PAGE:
His style has been much abused by critics who have found it easy to say smart things about such tempting peculiarities. We may admit at once that the writing is laboured and shows constant marks of the tool. The same criticism applies, for that matter, to much that Stevenson has written. But unless a man's style is absolutely offensive, which Pater's emphatically is not, it is a wise rule to accept it rather as a revelation of the man than as a chance for saying clever things. As one reads the work of some of our modern critics, one cannot but perceive and regret how much of pleasure and of profit their cleverness has cost them. Acknowledging his laboriousness and even his affectation, we still maintain that the style of Walter Pater is a very adequate expression of his mind. There is a calm suggestive atmosphere, a spirit half-childish and half-aged about his work. It is the work of a solemn and sensitive child, who has kept the innocence of his eye for impressions, and yet brought to his speech the experience, not of years only, but of centuries. He has many things to teach directly; but even when he is not teaching so, the air you breathe with its delicate suggestion of faint odours, the perfect taste in selection, the preferences and shrinkings and shy delights, all proclaim a real and high culture. And, after all, the most notable point in his style is just its exactness. Over-precise it may be sometimes, and even meticulous, yet that is because it is the exact expression of a delicate and subtle mind. In his Appreciations he lays down, as a first canon for style, Flaubert's principle of the search, the unwearied search, not for the smooth, or winsome, or forcible word as such, but, quite simply and honestly, for the word's adjustment to its meaning. It will be said in reply to any such defence that the highest art is to conceal art. That is an old saying and a hard one, and it is not possible to apply its rule in every instance. Pater's immense sense of the value of words, and his choice of exact expressions, resulted in language marvellously adapted to indicate the almost inexpressible shades of thought. When a German struggles for the utterance of some mental complexity he fashions new compounds of words; a Frenchman helps out his meaning by gesture, as the Greek long ago did by tone. Pater knows only one way of overcoming such situations, and that is by the painful search for the unique word that he ought to use.
One result of this habit is that he has enriched our literature with a large number of pregnant phrases which, it is safe to prophesy, will take their place in the vernacular of literary speech. "Hard gem-like flame," "Drift of flowers," "Tacitness of mind,"—such are some memorable examples of the exact expression of elusive ideas. The house of literature built in this fashion is a notable achievement in the architecture of language. It reminds us of his own description of a temple of Æsculapius: "His heart bounded as the refined and dainty magnificence of the place came upon him suddenly, in the flood of early sunshine, with the ceremonial lights burning here and there, and with all the singular expression of sacred order, a surprising cleanliness and simplicity." Who would not give much to be able to say the thing he wants to say so exactly and so beautifully as that is said? Indeed the love of beauty is the key both to the humanistic thought and to the simple and lingering style of Pater's writing. If it is not always obviously simple, that is never due either to any vagueness or confusion of thought, but rather to a struggle to express precise shades of meaning which may be manifold, but which are perfectly clear to himself.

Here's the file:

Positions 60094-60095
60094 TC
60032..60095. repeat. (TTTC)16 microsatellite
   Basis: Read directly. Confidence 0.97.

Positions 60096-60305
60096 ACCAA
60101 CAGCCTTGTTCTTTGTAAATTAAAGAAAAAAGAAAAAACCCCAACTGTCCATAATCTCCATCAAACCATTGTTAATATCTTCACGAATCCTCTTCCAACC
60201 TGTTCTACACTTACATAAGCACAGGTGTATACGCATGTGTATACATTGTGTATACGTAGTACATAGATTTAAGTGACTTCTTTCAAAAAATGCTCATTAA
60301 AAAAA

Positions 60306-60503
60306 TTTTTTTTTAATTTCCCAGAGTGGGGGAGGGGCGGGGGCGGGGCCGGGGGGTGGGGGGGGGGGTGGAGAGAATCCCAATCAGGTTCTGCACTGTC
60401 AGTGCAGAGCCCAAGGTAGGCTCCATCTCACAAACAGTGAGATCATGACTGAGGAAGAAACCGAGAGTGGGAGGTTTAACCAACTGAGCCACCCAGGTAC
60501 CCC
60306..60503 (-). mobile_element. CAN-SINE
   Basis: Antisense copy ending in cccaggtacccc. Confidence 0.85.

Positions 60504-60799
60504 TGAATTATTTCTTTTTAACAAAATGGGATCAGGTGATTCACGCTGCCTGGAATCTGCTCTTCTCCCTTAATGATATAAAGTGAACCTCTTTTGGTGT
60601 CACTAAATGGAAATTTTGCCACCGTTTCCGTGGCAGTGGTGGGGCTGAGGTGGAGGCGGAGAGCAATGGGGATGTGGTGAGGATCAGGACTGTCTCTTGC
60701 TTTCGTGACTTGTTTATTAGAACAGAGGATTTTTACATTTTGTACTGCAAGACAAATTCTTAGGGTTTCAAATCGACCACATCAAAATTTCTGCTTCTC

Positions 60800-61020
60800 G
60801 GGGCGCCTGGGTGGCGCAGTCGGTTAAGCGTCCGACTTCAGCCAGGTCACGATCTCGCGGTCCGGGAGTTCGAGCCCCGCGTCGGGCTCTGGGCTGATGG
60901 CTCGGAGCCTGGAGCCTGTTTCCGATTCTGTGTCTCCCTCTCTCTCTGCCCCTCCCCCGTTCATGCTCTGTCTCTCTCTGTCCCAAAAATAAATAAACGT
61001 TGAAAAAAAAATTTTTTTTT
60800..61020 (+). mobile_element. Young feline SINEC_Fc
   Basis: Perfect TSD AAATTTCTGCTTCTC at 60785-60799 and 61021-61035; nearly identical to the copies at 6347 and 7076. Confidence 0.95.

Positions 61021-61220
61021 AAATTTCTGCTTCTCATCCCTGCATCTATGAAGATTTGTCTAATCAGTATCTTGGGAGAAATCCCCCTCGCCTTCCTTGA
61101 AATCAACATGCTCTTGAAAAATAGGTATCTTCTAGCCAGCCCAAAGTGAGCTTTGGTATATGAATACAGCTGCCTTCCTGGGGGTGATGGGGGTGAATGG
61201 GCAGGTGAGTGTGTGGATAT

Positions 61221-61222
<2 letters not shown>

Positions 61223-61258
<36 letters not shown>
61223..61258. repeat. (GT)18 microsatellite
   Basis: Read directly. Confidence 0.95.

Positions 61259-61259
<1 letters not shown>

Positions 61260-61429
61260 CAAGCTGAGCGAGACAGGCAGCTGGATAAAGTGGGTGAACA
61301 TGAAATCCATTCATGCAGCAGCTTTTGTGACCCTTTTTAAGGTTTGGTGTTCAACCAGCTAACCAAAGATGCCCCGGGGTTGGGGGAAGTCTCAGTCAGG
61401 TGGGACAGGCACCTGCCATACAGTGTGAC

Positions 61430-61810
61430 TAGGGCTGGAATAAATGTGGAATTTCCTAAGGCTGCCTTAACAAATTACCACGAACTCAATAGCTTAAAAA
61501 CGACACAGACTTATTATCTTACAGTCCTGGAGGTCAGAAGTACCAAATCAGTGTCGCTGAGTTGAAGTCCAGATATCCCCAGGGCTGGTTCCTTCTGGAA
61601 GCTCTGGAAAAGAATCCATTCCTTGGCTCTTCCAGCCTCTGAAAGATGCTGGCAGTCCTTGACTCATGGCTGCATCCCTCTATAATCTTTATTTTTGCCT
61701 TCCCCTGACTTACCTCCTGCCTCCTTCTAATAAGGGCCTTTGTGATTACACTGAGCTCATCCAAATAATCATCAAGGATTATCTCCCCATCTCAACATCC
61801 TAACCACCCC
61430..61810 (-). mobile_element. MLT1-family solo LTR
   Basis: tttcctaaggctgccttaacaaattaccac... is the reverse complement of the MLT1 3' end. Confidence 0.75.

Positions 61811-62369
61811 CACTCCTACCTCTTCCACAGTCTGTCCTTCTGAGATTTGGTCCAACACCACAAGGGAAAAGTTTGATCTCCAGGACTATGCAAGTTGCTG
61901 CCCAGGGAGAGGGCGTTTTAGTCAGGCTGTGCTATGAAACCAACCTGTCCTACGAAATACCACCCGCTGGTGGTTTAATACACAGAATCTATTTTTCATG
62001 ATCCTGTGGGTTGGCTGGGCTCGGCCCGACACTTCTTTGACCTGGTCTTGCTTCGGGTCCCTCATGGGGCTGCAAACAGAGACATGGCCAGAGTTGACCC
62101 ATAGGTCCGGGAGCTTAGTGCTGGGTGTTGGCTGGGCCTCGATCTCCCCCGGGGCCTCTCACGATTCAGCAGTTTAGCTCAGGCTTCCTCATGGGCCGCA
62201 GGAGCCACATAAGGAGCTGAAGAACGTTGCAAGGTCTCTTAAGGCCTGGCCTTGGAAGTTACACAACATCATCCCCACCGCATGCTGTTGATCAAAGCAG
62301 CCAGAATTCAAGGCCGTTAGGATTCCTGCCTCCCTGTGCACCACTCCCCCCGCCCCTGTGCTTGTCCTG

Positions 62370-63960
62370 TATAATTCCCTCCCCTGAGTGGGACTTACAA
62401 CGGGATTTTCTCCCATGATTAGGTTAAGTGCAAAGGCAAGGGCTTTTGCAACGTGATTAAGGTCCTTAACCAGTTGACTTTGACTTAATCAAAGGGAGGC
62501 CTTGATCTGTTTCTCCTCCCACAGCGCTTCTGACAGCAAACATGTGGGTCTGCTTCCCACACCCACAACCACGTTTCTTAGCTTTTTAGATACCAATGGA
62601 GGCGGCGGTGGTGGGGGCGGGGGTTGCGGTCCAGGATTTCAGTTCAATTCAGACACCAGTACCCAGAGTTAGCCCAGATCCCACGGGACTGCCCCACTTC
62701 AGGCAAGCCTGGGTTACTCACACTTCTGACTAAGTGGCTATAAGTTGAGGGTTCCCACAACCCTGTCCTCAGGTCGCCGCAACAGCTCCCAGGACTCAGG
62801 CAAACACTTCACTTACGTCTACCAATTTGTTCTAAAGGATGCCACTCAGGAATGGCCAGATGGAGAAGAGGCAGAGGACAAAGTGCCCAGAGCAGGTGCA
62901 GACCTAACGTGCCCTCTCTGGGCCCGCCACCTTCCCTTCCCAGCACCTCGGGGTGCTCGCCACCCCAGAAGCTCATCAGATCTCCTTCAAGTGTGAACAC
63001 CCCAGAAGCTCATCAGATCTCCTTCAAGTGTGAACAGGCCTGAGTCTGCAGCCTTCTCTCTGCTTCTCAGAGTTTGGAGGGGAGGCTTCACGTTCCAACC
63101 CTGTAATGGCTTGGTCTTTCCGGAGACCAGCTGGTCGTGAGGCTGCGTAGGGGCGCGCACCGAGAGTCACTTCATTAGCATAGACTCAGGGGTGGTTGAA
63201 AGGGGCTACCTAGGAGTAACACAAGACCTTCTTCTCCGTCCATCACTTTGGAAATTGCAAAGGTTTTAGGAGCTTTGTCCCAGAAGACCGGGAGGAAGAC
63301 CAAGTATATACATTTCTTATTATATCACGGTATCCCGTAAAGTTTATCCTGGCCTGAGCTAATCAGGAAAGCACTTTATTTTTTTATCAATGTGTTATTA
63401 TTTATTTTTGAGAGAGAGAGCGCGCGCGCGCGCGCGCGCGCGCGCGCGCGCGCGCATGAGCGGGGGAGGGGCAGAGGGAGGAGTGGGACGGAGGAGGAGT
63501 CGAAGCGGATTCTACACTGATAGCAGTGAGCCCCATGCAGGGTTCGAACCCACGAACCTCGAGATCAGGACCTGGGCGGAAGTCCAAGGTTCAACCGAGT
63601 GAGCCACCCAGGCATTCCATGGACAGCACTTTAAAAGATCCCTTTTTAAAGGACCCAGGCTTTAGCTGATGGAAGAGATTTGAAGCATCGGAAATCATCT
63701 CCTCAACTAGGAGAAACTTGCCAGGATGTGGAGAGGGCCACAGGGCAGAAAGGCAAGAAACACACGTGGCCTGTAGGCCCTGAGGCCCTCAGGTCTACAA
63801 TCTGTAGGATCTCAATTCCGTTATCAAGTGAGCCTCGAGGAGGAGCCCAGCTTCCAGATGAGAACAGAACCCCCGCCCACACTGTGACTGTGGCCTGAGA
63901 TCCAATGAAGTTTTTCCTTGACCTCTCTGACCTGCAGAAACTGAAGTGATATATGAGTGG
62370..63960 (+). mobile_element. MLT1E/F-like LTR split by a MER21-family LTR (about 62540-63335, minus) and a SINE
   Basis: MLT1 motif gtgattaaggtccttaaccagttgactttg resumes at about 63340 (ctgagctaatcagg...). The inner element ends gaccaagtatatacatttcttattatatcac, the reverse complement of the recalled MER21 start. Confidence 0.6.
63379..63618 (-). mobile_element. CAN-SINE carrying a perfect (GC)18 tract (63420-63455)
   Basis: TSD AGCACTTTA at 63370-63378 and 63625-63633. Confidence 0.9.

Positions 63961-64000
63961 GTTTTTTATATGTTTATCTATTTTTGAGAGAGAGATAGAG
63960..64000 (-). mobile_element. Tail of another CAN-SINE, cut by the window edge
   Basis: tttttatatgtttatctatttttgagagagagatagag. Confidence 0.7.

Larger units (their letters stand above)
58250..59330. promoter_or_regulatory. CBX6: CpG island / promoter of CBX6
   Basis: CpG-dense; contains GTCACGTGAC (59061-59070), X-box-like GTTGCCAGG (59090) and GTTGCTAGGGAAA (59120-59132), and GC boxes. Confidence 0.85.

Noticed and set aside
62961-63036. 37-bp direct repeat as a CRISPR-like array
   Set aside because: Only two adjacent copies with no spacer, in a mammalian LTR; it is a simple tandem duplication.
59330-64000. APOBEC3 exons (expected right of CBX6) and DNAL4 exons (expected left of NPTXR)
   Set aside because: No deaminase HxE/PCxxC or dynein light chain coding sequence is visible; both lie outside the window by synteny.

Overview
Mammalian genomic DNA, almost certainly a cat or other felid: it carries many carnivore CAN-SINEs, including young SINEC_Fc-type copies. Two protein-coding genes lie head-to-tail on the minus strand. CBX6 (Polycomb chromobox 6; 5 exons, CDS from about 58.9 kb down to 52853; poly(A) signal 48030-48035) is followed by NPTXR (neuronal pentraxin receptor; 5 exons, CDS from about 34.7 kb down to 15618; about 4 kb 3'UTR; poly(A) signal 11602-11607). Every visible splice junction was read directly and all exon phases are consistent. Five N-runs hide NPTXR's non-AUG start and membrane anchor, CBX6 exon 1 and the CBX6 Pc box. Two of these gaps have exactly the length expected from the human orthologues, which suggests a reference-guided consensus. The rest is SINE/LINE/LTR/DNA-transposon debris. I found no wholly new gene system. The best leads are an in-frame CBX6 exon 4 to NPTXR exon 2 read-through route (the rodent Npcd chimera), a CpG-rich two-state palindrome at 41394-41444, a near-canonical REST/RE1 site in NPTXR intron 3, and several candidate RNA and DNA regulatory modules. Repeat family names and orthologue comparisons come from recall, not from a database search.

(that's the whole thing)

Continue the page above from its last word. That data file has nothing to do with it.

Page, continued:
A mind so sensitive to beauty and so fastidious in judging of it and expressing it, must necessarily afford a fine arena for the conflict between the tendencies of idealism and paganism. Here the great struggle between conscience and desire, the rivalry of culture and restraint, the choice between Athens and Jerusalem, will present a peculiarly interesting spectacle. In Walter Pater both elements are strongly marked. The love of ritual, and a constitutional delight in solemnities of all kinds, was engrained in his nature. The rationalism of Green and Jowett, with its high spirituality lighting it from within, drove off the ritual for a time at least. The result of these various elements is a humanism for which he abandoned the profession of Christianity with which he had begun. Yet he could not really part from that earlier faith, and for a time he was, as Dr. Gosse has expressed it, "not all for Apollo, and not all for Christ." The same writer quotes as applicable to him an interesting phrase of Daudet's, "His brain was a disaffected cathedral," and likens him to that mysterious face of Mona Lisa, of whose fantastic enigma Pater himself has given the most brilliant and the most intricate description. From an early Christian idealism, through a period of humanistic paganism, he passed gradually and naturally back to the abandoned faith again, but in readopting it he never surrendered the humanistic gains of the time between. He accepted in their fullness both ideals, and so spiritualised his humanism and humanised his idealism. Anything less rich and complete than this could never have satisfied him. Self-denial is obviously not an end in itself; and yet the real end, the fulfilment of nature, can never by any possibility be attained by directly aiming at it, but must ever involve self-denial as a means towards its attainment. It is Pater's clear sight of the necessity of these two facts, and his lifelong attempt to reconcile them, that give him, from the ethical and religious point of view, his greatest importance.